La grotta azzurra

Once we made it back on dry land we boarded a bus to the actual town of Capri, up on a hill.  Capri town is so quaint and we met so many lovely people.  There was also some sort of parade going on while we were there but we weren’t quite able to figure out what the occasion was.  Every direction offered a view more beautiful than the last and getting lost on the little streets without a map was just an excuse to make more discoveries.

Excitement in the town of Capri

I don’t know if it was the excitement of Capri or that a cute guy in my Art History class mentioned that I have the perfect nose for it, but suddenly I found myself waiting in line at a piercing parlor.  Capri apparently has everything.  Kristin’s #1 and #2 had popped into a store to do a bit of shopping and when they came out and found me in line they completely freaked out.  I really wanted to get my nose pierced* but they physically dragged me away from the parlor.  Kristin #1 kept telling me that my parents would absolutely kill me and Kristin #2 kept saying that it was trendy now but would soon be trashy.  I still wish I’d done it.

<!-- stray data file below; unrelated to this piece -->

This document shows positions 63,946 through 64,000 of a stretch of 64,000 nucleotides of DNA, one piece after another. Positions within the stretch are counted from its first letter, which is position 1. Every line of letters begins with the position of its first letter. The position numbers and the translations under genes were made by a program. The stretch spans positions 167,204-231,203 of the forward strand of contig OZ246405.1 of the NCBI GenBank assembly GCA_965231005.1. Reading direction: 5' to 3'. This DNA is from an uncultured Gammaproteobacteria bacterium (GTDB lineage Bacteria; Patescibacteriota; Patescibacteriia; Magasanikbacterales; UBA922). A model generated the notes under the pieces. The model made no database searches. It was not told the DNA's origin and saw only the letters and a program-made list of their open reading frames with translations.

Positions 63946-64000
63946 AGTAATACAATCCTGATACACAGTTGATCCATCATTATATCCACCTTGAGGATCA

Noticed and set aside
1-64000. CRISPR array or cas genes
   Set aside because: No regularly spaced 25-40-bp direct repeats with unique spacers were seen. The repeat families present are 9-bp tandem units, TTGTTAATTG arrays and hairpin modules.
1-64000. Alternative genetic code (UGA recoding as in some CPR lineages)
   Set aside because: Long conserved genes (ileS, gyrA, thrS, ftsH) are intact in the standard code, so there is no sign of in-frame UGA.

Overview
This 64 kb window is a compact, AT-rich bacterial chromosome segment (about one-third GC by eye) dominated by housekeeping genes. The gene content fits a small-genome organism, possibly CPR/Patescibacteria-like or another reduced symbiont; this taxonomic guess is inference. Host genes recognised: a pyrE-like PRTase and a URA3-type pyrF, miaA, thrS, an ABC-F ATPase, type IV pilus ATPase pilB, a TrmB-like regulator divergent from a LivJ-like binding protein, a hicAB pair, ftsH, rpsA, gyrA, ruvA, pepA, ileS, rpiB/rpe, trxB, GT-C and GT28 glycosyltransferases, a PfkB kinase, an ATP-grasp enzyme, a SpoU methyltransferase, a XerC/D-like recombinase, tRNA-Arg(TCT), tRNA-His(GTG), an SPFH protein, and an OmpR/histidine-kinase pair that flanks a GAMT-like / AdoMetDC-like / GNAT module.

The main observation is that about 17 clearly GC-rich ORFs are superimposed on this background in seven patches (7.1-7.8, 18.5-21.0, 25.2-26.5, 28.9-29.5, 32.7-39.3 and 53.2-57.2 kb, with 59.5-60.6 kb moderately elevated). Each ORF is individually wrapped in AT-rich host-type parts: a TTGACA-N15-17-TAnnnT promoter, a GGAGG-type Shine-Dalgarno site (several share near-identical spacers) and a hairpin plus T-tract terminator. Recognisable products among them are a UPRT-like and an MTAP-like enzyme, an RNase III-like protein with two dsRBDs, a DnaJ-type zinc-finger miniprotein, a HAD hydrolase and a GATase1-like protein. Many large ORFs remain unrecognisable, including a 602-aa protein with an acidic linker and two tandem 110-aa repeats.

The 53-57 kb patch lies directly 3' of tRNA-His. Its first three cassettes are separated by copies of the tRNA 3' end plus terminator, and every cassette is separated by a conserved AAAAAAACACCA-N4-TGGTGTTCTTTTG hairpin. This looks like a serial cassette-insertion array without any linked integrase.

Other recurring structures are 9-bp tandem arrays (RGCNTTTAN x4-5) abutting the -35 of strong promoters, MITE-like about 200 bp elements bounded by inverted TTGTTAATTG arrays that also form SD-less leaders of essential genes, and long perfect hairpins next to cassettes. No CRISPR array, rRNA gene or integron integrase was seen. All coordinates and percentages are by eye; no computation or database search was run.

Waiting for our ferry with Kristin #2 after NOT getting my nose pierced in Capri.

Late that afternoon we said one last goodbye to Capri and boarded a ferry to Naples and had about 13 minutes to make it on the next train to Rome.  It was pretty hectic and I still don’t know how we managed to do it, but we jumped on as it was leaving the station.  Five busses, three trains and two ferry rides and one metro trip in 48 hours and we finally found ourselves back at the Romecenter.  We ate a pathetic late dinner of pretzels, yogurt and cookies, watched a movie and crashed.

*Not getting my nose pierced on the Island of Capri is probably my #1 travel regret, even almost a decade later… Sigh.


  1. I Love this Through the eyes of your 20-year-old self posts! Please keep posting them…they remind very much my adventures traveling all around europe when I was younger…good memories! Ciao!

  2. I much enjoyed your writing and the pics Jenn, I am sitting here in Barwon Heads Australia.20-05- 2014.. It is many years ago that I traveled with my then wife and young family of four children all boys, through Italy, and also Pompeii, that was 1974
    We traveled western Europe for about eleven Months, took the children out of there Australian school, but none of us ever regretted it.
    Ciao and Thank you Jenn